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What Will Be New for Reporting Services in 2012?

Drum roll, please!   We’re in the throws of refreshing the Wrox Professional Series book on Reporting Services and, as we do with every new edition, the authors are paying close attention to differences between the old and new product versions.  I thought it was worth noting what will be new and not so new in the next version of Reporting Services.  Our last book edition was for SSRS in SQL Server 2008.  I recall that when the R2 release was on the horizon, we briefly discussed whether we should write a new edition for R2 and decided not to.  In fact, just about every author and publishing house decided not to release new books for SSRS 2008 R2.  Even though R2 was not considered a major release for all of SQL Server, it was a considerable landmark for Reporting Services and we covered a lot of the new BI features in the Wrox SSRS Recipes book instead of updating the Professional series book.

Notable capabilities added in R2 were many improvements to the new Report Builder 3.0 designer, shared datasets, sparklines, KPI indicators, data bars and color scales, conditional rendering; finer group, header and pagination control; and Atom feeds from deployed reports.  Oh, and let’s not forget geospatial maps – that was a big feature addition, enabling some very cool new visual capabilities.

Back to the subject at hand… what’s new in RDL report design for SQL Server Denali?  Actually, not much.  BIDs will now be integrated into the Visual Studio 2010 shell but the actual report designer and Report Builder tools remain relatively unchanged.  We just got word that the Excel renderer will support the Excel 2007 XLSX format.  The product team have been dedicating most of their development cycles to Project “Crescent” and report alerting.  What are report alerts?  It’s going to be a big feature but in a nutshell, alerting is like a subscription driven by changes in the source data.  This will give users, among other things, the ability to get reports delivered to them when changes in a data source raise events on the server.  So when a price goes down or when a measure value falls below a target value, reports are delivered to a user.

Crescent is all the rage.  If you haven’t see it , you need to.  I’m working on my PASS and SQL Saturday sessions will have a video preview posted as soon as I’m able.  Crescent currently has a good set of useful features and it works well in the CTP3 build.  The product team have a boatload of additional features on the wish list that they hope to deliver.  Of course, only some will make it into the Denali RTM and others may be added in incremental service releases.  What you should know is that the Crescent report tool and traditional SSRS reports (now called “Professional Reports”) are two very different types of reports.  One does not convert or migrate to the other.  Crescent uses Silverlight controls and must be launched from SharePoint 2010 Enterprise Edition.  It’s primarily for business users to interact and explore data, rather than for technical folks to design complex reports and deploy them for other users.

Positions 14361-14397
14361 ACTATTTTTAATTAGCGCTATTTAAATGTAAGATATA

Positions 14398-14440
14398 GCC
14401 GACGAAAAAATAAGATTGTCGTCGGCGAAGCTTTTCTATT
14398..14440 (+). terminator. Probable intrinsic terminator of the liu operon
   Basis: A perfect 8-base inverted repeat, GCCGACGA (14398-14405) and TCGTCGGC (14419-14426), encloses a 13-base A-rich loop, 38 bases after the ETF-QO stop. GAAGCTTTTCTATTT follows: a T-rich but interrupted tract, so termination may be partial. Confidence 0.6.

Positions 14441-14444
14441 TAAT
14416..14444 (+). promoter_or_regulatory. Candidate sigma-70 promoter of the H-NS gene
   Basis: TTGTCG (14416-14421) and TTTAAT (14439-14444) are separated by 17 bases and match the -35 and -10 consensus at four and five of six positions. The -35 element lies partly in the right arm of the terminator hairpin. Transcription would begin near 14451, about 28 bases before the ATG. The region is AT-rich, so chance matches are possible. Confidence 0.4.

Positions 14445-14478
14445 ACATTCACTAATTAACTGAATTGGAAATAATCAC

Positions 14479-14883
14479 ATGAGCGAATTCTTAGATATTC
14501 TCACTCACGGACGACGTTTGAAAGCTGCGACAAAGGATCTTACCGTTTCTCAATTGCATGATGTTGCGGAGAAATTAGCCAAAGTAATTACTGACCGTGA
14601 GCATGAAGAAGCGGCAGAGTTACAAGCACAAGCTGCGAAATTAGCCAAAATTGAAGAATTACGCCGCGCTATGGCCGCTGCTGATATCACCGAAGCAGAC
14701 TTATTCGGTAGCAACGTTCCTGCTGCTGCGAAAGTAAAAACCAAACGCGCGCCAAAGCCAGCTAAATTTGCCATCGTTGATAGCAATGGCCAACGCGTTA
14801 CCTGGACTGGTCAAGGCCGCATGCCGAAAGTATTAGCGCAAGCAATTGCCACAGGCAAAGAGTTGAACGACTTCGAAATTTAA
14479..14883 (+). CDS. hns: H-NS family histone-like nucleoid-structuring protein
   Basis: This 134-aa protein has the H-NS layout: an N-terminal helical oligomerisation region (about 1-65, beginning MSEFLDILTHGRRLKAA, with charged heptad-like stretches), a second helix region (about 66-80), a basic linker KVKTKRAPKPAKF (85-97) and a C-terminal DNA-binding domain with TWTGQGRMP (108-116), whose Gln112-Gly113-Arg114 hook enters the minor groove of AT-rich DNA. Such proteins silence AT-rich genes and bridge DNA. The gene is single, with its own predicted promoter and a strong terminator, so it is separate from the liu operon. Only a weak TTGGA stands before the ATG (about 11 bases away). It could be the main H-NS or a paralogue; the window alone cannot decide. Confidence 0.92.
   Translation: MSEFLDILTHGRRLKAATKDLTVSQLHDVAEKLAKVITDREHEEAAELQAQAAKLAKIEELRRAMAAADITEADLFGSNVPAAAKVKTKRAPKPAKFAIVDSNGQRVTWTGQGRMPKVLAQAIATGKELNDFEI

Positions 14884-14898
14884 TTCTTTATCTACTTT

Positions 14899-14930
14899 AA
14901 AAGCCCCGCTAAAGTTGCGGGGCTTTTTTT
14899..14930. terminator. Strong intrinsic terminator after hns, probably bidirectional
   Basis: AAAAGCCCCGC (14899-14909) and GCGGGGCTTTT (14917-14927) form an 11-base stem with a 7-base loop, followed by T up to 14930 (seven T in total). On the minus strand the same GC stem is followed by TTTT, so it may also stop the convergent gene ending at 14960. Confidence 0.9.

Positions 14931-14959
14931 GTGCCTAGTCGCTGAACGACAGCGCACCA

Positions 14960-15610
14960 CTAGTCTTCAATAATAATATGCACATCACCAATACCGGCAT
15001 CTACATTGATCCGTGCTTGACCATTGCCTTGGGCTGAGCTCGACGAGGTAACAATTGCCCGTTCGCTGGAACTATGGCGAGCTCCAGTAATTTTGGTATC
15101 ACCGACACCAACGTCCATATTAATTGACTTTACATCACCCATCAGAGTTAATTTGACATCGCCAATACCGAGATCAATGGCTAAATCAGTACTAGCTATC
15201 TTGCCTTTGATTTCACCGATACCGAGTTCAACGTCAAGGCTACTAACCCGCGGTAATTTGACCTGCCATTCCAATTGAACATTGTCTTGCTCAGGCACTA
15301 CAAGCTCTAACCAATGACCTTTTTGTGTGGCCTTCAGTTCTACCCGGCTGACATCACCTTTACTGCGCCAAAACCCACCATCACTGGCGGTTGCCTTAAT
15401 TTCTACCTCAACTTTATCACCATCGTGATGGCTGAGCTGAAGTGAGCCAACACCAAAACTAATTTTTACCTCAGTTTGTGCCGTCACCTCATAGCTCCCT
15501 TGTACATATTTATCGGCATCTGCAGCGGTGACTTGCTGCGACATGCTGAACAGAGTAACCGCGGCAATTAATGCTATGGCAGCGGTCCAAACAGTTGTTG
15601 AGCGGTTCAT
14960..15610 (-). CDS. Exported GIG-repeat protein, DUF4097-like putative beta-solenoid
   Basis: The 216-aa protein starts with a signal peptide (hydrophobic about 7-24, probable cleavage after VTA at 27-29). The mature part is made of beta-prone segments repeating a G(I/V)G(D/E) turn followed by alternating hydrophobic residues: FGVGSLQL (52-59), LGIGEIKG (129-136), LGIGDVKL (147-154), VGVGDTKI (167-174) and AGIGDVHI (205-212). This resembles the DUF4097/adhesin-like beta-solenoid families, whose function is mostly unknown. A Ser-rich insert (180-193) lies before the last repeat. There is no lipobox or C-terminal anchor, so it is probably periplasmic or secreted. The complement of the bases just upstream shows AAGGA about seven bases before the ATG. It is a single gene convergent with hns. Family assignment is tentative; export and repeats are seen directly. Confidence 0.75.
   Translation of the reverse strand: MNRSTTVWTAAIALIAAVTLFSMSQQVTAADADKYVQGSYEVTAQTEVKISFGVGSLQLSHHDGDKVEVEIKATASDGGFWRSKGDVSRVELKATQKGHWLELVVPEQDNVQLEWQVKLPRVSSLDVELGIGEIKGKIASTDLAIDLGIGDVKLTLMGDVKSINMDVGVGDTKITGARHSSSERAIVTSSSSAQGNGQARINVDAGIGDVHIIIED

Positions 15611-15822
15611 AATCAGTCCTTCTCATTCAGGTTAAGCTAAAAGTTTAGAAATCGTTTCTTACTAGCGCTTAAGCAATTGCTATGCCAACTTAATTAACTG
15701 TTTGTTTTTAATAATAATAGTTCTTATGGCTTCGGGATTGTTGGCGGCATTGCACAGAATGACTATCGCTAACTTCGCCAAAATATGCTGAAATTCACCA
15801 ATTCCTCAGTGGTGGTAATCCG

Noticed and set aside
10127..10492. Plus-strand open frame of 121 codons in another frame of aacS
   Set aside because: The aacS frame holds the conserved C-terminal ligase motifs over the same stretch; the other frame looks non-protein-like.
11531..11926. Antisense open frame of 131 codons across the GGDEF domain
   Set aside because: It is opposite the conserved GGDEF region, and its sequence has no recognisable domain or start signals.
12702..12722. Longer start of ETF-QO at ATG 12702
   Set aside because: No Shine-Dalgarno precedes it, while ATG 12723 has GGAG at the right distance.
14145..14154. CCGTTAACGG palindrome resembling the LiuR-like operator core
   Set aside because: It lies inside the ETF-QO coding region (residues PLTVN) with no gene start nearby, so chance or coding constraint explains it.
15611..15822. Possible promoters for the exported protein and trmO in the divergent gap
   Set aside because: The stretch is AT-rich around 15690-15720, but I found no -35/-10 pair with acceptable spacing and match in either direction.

There you have it….  In summary, for RDL reports; BIDS is in VS2010, Report Builder 3.0 remains unchanged and your can export to Excel 2007 XLSX.  SQL Server Denali will deliver BISM semantic tabular models, the Crescent report experience in SharePoint 2010 and report alerts.

Filed under: SQL Server Platform, SQL Syndication, SSRS Design


Posted by Anonymous on 21 August 2011

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Posted by stephanie.sullivan on 30 August 2011

I don't like the lock-in to sharepoint for crescent.  I heard about the feature and thought WOW! but having to have sharepoint 2010 adds a huge layer of dependancy on software that my company is only just considering upgrading and then the Enterprise edition is probably off the cards.  The idea of the ad-hoc BI having such a high cost associated with it means that Tableau and other ad-hoc analysis tools are still on the table.  It is a shame really.

Posted by richardd on 30 August 2011

I have to agree - requiring SharePoint 2010 Enterprise Edition to run Crescent reports is a terrible idea. If you've just spend thousands of dollars on a new version of SQL, you don't want to be told that you can't use some of the features you've just paid for unless you spend thousands more on a completely unrelated product.

Posted by richardd on 30 August 2011

I've just checked the "System Requirements for Project Crescent" [1], and although it mentions SharePoint 2010, it makes no mention of Enterprise Edition.

"SharePoint versions that support Project Crescent:

Microsoft SharePoint Server 2010 is required. SharePoint Server 2010 SP1 is recommended."

[1] social.technet.microsoft.com/.../system-requirements-for-project-crescent.aspx

Posted by TristanC on 30 August 2011

Reporting Alert??

How will that work if most, if not all my reports are SP based?

Will SSRS be calling all my stored procs on a regulary basis to check something has changed??

and what about parameters?

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